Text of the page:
The Don: A Problem that Says We Have a Bigger Problem


“Unless we return to the crude and nursery-like belief in objective values, we perish. If we do, we may live, and such a return might have one minor advantage. If we believed in the absolute reality of elementary moral platitudes, we should value those who solicit our votes by other standards than have recently been in fashion. While we believe that good is something to be invented, we demand of our rulers such qualities as ‘vision’, ‘dynamism’, ‘creativity’, and the like. If we returned to the objective view we should demand qualities much rarer, and much more beneficial—virtue, knowledge, diligence and skill. ‘Vision’ is for sale, or claims to be for sale, everywhere. But give me a man who will do a day’s work for a day’s pay, who will refuse bribes, who will not make up his facts, and who has learned his job.” —C.S. Lewis, from “The Poison of Subjectivism” in C.S. Lewis Essay Collection & Other Short Pieces

The Exegetical Systematician: A Plurality of Elders

The New Testament institution is not, as we have seen, a pure democracy. Neither is it an autocracy. It is the simple truth that singularity has no place in the government of Christ’s church. In every case the singularity exemplified in diocesan episcopacy, whether it be in the most extreme form of the papacy, or in the most restricted application of local diocesan bishops, is a patent deviation from, indeed presumptuous contradiction of the institution of Christ. Plurality is written in the boldest letters in the pages of the New Testament, and singularity bears the hallmark of despite to Christ’s institution.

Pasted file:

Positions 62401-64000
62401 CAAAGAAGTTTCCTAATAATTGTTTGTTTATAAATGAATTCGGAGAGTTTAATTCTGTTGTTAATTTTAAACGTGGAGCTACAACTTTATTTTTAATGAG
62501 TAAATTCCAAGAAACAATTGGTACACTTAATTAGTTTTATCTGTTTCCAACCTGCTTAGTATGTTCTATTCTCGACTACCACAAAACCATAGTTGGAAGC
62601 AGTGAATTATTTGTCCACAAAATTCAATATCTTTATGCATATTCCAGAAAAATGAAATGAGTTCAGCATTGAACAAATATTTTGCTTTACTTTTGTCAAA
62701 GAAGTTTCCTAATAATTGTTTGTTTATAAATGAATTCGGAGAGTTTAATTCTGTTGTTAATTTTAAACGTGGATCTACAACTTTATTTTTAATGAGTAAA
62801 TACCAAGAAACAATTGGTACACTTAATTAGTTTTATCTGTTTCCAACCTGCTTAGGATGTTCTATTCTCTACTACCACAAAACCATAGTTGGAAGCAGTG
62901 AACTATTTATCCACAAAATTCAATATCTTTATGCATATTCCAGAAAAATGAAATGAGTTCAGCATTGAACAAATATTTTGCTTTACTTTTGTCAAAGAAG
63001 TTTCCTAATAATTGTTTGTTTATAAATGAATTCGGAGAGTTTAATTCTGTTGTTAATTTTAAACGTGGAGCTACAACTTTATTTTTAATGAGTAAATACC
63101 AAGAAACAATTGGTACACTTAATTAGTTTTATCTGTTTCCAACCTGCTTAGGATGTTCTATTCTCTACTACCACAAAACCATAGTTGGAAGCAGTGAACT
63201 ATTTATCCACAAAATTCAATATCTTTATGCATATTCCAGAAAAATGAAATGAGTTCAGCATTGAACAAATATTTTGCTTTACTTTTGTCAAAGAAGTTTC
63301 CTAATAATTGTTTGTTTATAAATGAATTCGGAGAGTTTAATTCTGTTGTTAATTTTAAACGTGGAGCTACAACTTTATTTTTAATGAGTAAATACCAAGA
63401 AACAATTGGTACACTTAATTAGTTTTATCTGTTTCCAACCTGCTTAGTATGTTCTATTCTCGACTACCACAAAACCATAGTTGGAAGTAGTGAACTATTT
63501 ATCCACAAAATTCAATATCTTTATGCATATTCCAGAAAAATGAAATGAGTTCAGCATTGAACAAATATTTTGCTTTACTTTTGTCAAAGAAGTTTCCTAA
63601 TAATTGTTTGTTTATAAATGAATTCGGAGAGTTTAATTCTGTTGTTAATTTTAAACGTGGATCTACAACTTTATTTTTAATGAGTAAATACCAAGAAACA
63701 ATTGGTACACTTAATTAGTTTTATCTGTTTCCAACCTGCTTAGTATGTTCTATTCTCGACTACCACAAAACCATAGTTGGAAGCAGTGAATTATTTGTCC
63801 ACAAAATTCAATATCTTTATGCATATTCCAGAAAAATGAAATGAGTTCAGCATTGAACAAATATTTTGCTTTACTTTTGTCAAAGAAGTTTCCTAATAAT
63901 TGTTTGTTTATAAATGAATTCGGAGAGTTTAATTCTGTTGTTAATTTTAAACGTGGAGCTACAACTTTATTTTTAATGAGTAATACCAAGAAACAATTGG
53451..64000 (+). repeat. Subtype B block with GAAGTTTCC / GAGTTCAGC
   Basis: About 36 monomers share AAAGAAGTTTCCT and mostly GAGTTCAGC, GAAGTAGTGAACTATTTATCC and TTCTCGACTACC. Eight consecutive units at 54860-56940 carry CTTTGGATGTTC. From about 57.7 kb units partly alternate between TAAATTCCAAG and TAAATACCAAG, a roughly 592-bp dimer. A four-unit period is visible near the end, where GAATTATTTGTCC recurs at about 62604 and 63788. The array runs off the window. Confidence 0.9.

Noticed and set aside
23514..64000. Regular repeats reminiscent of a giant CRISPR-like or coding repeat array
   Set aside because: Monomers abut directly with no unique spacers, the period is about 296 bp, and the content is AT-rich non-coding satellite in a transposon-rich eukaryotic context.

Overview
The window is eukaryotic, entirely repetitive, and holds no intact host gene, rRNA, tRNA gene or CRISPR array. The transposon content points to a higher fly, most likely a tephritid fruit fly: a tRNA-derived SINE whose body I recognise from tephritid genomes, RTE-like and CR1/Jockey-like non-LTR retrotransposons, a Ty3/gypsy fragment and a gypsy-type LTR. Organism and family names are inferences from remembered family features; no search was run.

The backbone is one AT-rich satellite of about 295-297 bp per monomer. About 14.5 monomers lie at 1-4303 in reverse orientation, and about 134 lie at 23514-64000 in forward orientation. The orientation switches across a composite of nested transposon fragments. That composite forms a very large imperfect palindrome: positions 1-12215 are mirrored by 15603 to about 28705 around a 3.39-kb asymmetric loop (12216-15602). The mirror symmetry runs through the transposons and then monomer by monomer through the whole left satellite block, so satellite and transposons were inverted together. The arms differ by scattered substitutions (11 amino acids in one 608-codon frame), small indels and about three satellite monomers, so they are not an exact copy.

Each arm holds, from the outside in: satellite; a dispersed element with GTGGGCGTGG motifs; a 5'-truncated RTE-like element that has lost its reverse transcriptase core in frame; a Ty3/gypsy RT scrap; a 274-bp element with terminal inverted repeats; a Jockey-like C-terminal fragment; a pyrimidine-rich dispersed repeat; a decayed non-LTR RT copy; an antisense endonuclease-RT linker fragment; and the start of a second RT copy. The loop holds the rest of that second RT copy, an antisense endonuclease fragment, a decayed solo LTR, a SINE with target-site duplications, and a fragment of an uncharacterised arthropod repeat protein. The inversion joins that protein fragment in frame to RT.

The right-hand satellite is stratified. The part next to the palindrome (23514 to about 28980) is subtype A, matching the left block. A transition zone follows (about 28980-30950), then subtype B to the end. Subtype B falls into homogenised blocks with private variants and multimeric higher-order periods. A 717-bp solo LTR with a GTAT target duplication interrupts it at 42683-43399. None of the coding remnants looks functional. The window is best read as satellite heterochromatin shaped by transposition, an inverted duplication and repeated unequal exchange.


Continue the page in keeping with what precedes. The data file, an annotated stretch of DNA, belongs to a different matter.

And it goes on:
It is not for us to question the institution of Christ even when we are unable to discover the reasons for it. But in this instance it is not difficult to see the wisdom and grace of the head of the church. Plurality is a safeguard against the arrogance and tyranny to which man has the most characteristic proclivity. And plurality in this sphere always differentiates the singularity that belongs to Christ and to him alone. It is no wonder that failure to adhere to the plurality that must be maintained in the government of the church has, by logical steps, resulted in what on all accounts is the greatest travesty ever witnessed in the history of Christendom, namely, the pretensions and blasphemies of the Roman see. —John Murray, “The Form of Government

An Appealing Approach (Philemon 8–16)

In the first half of this little letter, all that we explicitly know is that Paul is appealing. We are not told what Paul is appealing for, only how and for whom he is appealing. Instead of speaking as one with authority, that is, instead of speaking as an apostle of the Lord Jesus, Paul appeals as a prisoner of Christ Jesus.

In line with this, though Paul would have liked to have kept Onesimus, he is sending him back to Philemon so that Philemon can act freely. Parents should long for that time when law-like commands transition to Proverbs-like appeals. Obedience is the glory of children, but there is a kind of obedience that exasperates. “Bring me my glass son.” “Ok, which hand should I use? Where should I touch the glass? Do you want me to fill it up? How full?” When a child is older you can say “mow the lawn,” and walk away with confidence. While they’re younger, you have to stick around to direct and answer questions. Likewise, shepherds may speak more gently to mature sheep. They make appeals so that the sheep may act freely. A sheep that can be led with the slightest touch is a joy to the shepherd.